Cancer Lesson #77: It’s Not Always All About Me

I feel guilty writing this post because this lesson is the kind where someone else gets the pain, and I get the lesson.

Clearly, this isn’t fair — which makes it partly a repeat of Lesson #43 — but it’s different too, because this post is about a friend just reached the stage where it was time to call hospice.

This seems very wrong, especially since she was diagnosed after me, and yet, we’ve known for some time it would come to this.

Up til now, I’ve managed to not think about it, reasoning (or rationalizing) quite logically that I would deal with it when it comes.

Except it’s not me who has to deal with it; it’s her.

I can only do and be whatever my friend needs or wants. And sometimes she doesn’t know what that is. After all — as she’s pointed out several times — she’s never done this before either.

“Put yourself in her shoes,” I think. “What would you want?”

But I am not my friend, and this has nothing to do with what I want — or even what she really wants, for that matter. That option is no longer on the table.

So, I will visit when she is up to it, bring her sundaes and applesauce for as long as she can eat them, make stupid jokes, and sometimes cry. I will try to remember to listen more and talk less, to continue to enjoy the friendship we have shared for more than fifteen years.

And I will send this post into cyberspace, asking you — my friends and followers — to spare a moment for a prayer, or a wish, or some positive thoughts that my friend will go out of this life with all the love with which she’s lived it.

I will remind myself that it’s not about me.

Still, here I am writing this post, making it about me.
And in the end, it kind of is — just a little — for I am losing my friend.

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These tables are from the Ovarian Cancer National Alliance, an organization that raises awareness of the symptoms of ovarian cancer and supports research for a cure. Ovarian cancer is a particularly sneaky disease, rarely diagnosed in its early stages.
I hope you will take note of the symptoms.

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9 thoughts on “Cancer Lesson #77: It’s Not Always All About Me

  1. Pingback: Cancer Lesson #77: It’s Not Always All About Me | Reading, Writing, Ranting and Raving

  2. So sorry to hear about your friend. Ovarian cancer is especially insidious, and there is no screening. I always share my oncologist’s advice: always see your gynecologist FIRST for ANY strange symptoms below the waist. Rule out the worst scenario first. Don’t accept a “wait and see” attitude. Ovarian cancer grows rapidly and can develop to a stage 3 or 4 within a few months. Listen to your body and don’t be afraid if you suspect something is wrong. Early detection is vital with ovarian cancer.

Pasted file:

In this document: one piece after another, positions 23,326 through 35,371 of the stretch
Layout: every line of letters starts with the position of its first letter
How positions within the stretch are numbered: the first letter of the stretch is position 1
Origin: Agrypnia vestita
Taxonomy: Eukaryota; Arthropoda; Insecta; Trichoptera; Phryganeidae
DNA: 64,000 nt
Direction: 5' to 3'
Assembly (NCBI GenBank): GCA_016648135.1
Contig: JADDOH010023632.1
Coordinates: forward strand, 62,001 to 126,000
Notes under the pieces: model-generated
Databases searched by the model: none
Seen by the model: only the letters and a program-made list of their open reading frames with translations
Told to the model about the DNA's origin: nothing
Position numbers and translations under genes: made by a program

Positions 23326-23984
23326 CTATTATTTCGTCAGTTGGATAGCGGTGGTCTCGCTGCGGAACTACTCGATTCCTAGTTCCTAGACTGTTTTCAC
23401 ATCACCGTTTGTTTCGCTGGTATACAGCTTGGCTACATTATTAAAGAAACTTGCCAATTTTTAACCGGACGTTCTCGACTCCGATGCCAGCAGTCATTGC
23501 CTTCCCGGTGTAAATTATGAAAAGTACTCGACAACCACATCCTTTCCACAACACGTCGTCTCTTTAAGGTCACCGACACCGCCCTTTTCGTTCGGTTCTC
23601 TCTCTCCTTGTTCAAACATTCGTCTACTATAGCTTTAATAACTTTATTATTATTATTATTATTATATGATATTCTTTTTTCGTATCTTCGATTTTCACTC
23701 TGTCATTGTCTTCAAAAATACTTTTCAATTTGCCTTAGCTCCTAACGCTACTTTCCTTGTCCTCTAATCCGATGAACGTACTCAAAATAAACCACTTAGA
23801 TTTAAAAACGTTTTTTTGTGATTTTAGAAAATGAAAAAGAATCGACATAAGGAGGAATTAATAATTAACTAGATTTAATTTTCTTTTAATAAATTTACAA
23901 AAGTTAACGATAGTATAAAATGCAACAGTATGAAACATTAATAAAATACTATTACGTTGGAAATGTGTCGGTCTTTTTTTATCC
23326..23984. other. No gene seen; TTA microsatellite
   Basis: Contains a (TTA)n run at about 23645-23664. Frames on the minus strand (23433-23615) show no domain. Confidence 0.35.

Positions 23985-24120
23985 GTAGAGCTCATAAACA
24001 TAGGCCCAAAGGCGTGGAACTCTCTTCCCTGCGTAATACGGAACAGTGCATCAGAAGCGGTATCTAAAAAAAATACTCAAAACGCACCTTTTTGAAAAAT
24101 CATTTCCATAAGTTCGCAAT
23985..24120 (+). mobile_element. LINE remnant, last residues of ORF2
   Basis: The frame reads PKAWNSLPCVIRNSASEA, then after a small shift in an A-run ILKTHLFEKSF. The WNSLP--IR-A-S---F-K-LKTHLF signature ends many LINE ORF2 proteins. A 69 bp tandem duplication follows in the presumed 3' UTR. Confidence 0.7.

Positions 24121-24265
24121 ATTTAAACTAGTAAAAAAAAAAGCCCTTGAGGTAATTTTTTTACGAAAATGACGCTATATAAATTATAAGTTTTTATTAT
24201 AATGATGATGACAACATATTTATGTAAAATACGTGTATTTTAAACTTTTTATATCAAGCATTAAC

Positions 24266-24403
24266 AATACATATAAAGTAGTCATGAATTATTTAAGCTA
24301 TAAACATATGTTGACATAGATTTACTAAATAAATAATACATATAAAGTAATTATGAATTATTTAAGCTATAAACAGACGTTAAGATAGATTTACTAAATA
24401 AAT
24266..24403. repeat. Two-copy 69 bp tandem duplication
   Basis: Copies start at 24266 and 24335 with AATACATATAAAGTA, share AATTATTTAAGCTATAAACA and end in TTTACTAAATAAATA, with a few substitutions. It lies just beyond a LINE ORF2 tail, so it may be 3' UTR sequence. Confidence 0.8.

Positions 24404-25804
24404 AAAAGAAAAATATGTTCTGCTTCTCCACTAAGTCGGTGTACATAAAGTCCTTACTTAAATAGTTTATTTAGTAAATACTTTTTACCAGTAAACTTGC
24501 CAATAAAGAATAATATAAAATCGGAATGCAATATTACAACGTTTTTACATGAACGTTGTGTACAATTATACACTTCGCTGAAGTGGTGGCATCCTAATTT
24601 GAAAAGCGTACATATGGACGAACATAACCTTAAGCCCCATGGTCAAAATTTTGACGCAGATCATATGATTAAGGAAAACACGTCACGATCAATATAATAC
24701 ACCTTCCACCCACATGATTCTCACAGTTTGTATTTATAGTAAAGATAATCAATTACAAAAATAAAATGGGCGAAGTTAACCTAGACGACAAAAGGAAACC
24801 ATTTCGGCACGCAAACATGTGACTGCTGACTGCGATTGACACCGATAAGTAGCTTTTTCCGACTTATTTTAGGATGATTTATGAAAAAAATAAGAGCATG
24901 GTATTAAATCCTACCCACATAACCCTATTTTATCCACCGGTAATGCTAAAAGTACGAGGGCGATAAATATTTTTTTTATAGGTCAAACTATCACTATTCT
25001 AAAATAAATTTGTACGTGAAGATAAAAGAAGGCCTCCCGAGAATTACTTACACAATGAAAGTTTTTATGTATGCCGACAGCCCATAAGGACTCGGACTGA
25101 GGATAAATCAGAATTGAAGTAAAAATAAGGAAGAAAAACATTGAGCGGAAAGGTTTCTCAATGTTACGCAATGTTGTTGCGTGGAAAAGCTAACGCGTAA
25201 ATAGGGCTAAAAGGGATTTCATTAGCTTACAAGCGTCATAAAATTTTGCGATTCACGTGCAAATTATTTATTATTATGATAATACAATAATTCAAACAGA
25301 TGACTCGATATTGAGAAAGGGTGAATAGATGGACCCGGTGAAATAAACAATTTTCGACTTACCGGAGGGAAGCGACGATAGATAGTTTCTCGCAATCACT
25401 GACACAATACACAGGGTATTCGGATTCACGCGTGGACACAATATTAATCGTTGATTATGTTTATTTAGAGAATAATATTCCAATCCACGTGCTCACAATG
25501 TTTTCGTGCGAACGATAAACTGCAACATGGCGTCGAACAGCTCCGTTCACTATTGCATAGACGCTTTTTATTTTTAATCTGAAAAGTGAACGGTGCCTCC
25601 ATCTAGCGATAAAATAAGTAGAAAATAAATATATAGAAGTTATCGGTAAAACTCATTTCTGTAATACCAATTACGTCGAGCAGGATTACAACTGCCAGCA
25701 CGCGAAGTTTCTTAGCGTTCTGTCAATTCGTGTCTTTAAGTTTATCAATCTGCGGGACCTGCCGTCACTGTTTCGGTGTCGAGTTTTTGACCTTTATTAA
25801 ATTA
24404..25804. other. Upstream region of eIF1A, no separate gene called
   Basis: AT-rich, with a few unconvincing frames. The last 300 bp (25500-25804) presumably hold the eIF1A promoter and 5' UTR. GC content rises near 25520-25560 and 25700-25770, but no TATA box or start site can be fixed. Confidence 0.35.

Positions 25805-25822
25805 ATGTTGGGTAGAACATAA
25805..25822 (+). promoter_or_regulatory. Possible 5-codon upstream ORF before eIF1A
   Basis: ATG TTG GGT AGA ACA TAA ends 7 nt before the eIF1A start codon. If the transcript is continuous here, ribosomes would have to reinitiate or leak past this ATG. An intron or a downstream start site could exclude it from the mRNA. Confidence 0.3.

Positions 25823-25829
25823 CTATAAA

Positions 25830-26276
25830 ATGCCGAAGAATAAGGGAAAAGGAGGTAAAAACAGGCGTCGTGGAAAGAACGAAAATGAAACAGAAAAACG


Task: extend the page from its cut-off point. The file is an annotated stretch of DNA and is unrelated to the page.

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    • Thanks for stopping by, and your point about visting your GYN is a good one. I would go one further. From my friend’s experience, I know it’s also important to see a gynecological oncologist if at all possible if you are diagnosed with any type of “below-the-belt” women’s cancer. I’m not saying breast cancer is an easy disease in any way — it could still kill me — but ovarian is just a nasty bugger.

      Liked by 1 person

      • Oh absolutely. A gyn onc is a life-saver. Research actually shows that your chances of survival go way up if you go to a gyn onc. They are the specialists. And if you live in a small town, it’s worth going into the city for the best hospital you can find, especially a teaching hospital that will be up to date on the latest treatments. Look around and do your research, if possible.

        Liked by 1 person

  3. We are saying goodbye to her too. She is Miss May 2016 in the F2F quilt block swap, and always planned and hoped to be around long enough to see her quilt made. So we are going to make that happen for her. Against stupid deadlines, dozens of quilt blocks are arriving in Washington State from the US, UK, Australia, France and the Netherlands. There, they will be made up into a quilt following design of the ‘virtual quilt’ I am making up from all the block photos. If the real thing doesn’t get there in time, she’ll still see her quilt realised, and the finished item will be donated by her family to the Ovarian Cancer Quilt Project in her name, to be auctioned to raise funds. I haven’t posted anything about this yet, since I’d like to respect her privacy, but at the same time, a joint effort of this sort, and for such a good cause, needs to be celebrated, so I’ll write something at some point. She’s a darling, and she’ll be missed.

    Liked by 1 person

    • She told me about what’s happening with the quilt, and it’s great you’re making it happen. Another group has offered to take all the quilting material she has — which is enough to stock a small quilting shop — and use it to make quilts to donate in her name, a fact that brings tears to my eyes every time I think of it. And two of them will help her finish the ones she’s started.

      You are right. She will be missed by many — more than we can even imagine, I’m sure.

      “Funny is the new sexy.”

      Liked by 1 person

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